Hogan Award Ceremony and Reception

In 1988, the Merrimack College chapter of the AAUP established the Thomas P. Hogan Award for Excellence in Collegial Governance to recognize those members of the college community who have contributed to furthering equity, openness, and joint professional responsibility as principles of collegial governance. The award is named for Tom Hogan, professor emeritus of economics and longtime academic dean. This year’s recipient of the Hogan Award is Dr. Marie A. Plasse, professor of English.

Please join us on Wednesday, April 25 for a ceremony and reception in honor of Dr. Plasse. Light refreshments will be served. The event is co-sponsored by the Office of the President and the Department of English.

More information about the Hogan Award, including a list of past recipients, can be found here.


Mass. Conference Annual Meeting at Curry College – November 4

The annual meeting of the Massachusetts AAUP Conference will be held at Curry College on Saturday, November 4. The theme is “Academia in the Age of Trump.” Click here to view the latest issue of the conference newsletter, which includes additional information about the meeting.

AAUP Issues Statement on Threats Against Faculty

The AAUP has issued the following petition condemning threats against faculty members. Add your name by clicking here.

We are dismayed that another faculty member, John Eric Williams of Trinity College, has become the target of a flood of threats following reports about his social media postings by the right-wing media outlet Campus Reform. In this case, the college was shut down for a day so that law enforcement officials could investigate threats to the college and to the faculty member. This is the second time this month that an institution of higher education has had to close down in response to threats, disrupting education and creating an environment of fear on campus.

We condemn the practice, becoming all too common, of bombarding faculty members and institutions of higher education with threats. When one disagrees with statements made by others, threats of violence are not the appropriate response. Such threatening messages are likely to stifle free expression and cause faculty and others on campus to self-censor so as to avoid being subjected to similar treatment. Targeted online harassment is a threat to academic freedom.

We support and stand with our colleagues and campus communities whose academic freedom is threatened. The free exchange of ideas is incompatible with an atmosphere of fear.

“I Was a Threat Because I Wouldn’t Be Quiet”

The AAUP has issued the following press release:

An investigative report released today by the American Association of University Professors concludes that the administration of Spalding University in Louisville, Kentucky, summarily dismissed Erlene Grise-Owens, a long-serving professor of social work, in blatant violation of academic freedom and due process. An AAUP investigating committee visited Louisville and interviewed Professor Grise-Owens and other current and former Spalding faculty members. Members of the Spalding administration declined to meet with the committee.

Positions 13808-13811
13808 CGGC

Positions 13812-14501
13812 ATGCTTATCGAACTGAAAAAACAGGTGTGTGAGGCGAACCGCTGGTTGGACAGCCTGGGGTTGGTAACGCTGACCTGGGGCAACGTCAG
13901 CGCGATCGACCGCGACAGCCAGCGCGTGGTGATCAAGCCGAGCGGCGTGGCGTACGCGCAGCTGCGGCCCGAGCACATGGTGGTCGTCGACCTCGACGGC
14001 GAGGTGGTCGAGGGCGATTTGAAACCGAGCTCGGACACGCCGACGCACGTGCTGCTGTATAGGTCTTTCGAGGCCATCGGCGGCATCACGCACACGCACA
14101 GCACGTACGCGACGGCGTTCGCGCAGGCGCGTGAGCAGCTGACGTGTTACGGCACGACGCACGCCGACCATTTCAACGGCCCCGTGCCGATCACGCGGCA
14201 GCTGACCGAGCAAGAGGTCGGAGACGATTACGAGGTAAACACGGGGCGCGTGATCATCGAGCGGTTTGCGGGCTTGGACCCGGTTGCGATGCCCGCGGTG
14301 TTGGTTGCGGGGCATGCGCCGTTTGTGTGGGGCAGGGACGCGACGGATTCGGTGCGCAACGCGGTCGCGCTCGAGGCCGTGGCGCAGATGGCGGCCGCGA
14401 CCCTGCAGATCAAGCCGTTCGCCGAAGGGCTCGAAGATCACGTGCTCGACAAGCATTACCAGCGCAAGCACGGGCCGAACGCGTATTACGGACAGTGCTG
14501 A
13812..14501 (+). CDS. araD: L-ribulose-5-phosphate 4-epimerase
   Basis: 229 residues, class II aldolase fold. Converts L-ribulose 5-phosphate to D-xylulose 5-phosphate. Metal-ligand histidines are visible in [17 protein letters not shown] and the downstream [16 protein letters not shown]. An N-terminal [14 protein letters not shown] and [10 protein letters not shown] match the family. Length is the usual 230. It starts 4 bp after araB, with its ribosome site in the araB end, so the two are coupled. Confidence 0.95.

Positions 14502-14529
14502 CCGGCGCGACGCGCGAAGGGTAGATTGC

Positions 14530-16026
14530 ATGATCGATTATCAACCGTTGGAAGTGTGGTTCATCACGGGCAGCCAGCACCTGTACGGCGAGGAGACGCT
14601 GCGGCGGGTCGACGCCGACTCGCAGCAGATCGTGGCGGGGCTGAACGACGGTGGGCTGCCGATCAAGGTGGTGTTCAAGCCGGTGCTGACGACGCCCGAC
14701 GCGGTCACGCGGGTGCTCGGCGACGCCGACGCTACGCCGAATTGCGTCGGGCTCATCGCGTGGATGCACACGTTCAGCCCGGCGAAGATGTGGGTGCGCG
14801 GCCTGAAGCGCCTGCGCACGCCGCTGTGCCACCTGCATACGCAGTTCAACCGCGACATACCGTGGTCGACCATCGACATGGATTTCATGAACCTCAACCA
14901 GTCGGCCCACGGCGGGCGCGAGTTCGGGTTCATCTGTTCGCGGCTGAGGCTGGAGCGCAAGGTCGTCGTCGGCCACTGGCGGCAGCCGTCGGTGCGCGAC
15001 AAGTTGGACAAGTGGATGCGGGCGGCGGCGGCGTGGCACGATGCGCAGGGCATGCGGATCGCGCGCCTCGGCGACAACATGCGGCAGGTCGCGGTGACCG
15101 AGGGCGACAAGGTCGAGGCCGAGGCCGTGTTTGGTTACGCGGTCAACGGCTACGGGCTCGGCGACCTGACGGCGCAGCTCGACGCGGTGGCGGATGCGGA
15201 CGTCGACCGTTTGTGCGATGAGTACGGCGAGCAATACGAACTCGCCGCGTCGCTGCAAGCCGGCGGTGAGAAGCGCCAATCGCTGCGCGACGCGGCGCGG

The report finds that Spalding’s administration abruptly terminated Professor Grise-Owens’s tenured appointment because she criticized the administration’s handling of an incident involving a student who brought a gun to a campus parking lot, showed it to a fellow student, and said, “I am tired of these people f–cking with me.” The social work school’s chair immediately alerted social work faculty about the incident—except the school’s three faculty members of color, even though the student was scheduled to attend class with one of them the next day.

Professor Grise-Owens and two other faculty members formally complained to the administration about its failure to notify the faculty members of color about the incident. After the administration dismissed their complaint as groundless, they brought it in person to the faculty senate. Soon after their meeting with the senate, Professor Grise-Owens received notice of dismissal, which lacked any reference to her procedural rights. Following the administration’s action, the other two faculty members resigned, one stating, “I cannot be part of such a system, and I will not be part of a system that continuously models disparity between principles and actions and in so doing puts my life and the lives of my students in harm’s way.” The investigating committee found that Grise-Owens was dismissed for “speaking out against institutional policies and practices she deemed inadequate” or as one faculty member put it, for “doing what all tenured faculty should do” and “being connected to the marginalized voices.”

The AAUP conducts investigations annually in a few select cases in which faculty members allege that severe departures from widely accepted academic standards have occurred and persist despite efforts to achieve an appropriate resolution. In academic freedom and tenure cases, the AAUP may place an institution on its list of censured administrations. The censure list informs the academic community and the public at large that conditions for academic freedom and tenure at the institution are unsound.

Read the report here.